Genes May Predispose to Stress and Drinking
A researcher has found genes that modulate stress responses could cause some people to take drugs, specifically alcohol.
The study by Dr. Doug Matthews, professor of psychology and neuroscience at Baylor University, appeared in the journal Behavior Genetics.
Matthews found a small section on chromosome one that is responsive to a particular type of stress in animal models. The researchers then identified the genes in this region that could be responsible for the behavioral response to stress, such as alcohol consumption.
The study is the first to pinpoint a region on the chromosomes that could be responsible for modulating stress responses involved in complex behaviors like drug abuse.
“This study gives us insight into a common genetic pathway for stress that might be critical in modulating drug taking behavior, especially alcohol consumption since many people report drinking alcohol to reduce stress,” Matthews said.
“It also gave us some ideas on where to look in the brain for drug taking behavior and it provided a method to do so.”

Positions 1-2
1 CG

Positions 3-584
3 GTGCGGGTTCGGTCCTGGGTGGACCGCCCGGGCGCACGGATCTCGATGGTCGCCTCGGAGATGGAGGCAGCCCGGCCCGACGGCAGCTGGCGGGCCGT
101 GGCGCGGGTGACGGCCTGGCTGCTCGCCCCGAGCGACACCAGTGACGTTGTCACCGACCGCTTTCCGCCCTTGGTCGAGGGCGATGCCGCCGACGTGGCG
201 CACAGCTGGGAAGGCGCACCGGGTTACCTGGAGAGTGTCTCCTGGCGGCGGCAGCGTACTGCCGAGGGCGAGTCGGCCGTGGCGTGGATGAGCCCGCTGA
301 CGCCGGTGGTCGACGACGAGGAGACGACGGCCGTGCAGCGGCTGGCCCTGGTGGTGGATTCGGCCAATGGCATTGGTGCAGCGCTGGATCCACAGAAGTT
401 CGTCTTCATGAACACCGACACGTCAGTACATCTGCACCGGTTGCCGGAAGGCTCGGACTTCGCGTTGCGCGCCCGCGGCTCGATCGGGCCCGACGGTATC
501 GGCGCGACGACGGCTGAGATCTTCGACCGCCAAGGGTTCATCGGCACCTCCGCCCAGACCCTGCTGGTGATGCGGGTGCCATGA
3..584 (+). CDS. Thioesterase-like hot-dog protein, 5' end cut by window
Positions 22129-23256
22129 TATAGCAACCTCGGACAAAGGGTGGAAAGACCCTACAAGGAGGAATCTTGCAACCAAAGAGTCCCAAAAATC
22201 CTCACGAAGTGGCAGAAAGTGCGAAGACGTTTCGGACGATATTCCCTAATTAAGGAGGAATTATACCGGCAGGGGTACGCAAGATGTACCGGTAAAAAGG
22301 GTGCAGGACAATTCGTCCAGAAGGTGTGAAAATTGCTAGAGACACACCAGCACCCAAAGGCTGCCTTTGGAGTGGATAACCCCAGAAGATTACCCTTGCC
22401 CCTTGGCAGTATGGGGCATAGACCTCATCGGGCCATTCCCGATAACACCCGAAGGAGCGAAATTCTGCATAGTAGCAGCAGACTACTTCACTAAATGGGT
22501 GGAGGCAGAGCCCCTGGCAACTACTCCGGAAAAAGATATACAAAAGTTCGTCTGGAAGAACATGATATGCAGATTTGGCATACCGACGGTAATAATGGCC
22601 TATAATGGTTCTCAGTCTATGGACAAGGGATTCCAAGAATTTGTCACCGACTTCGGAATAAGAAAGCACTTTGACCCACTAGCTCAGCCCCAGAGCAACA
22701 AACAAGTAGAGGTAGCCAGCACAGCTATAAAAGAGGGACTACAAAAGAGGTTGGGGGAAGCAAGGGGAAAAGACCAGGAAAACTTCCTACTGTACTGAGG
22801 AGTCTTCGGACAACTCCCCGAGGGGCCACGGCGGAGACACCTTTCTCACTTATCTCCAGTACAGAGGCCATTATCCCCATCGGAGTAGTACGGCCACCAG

Matthews said the researchers used a unique method to do the project by selecting chromosomes from one particular strain of mice and embedding them inside the background of a host strain.
He pointed out this sophisticated genetic manipulation allowed them to target specific chromosomes so they could get a much more powerful genetic answer.
Source: Baylor University
Nauert PhD, R. (2009). Genes May Predispose to Stress and Drinking. Psych Central. Retrieved on April 19, 2015, from http://psychcentral.com/news/2009/07/14/genes-may-predispose-to-stress-and-drinking/7089.html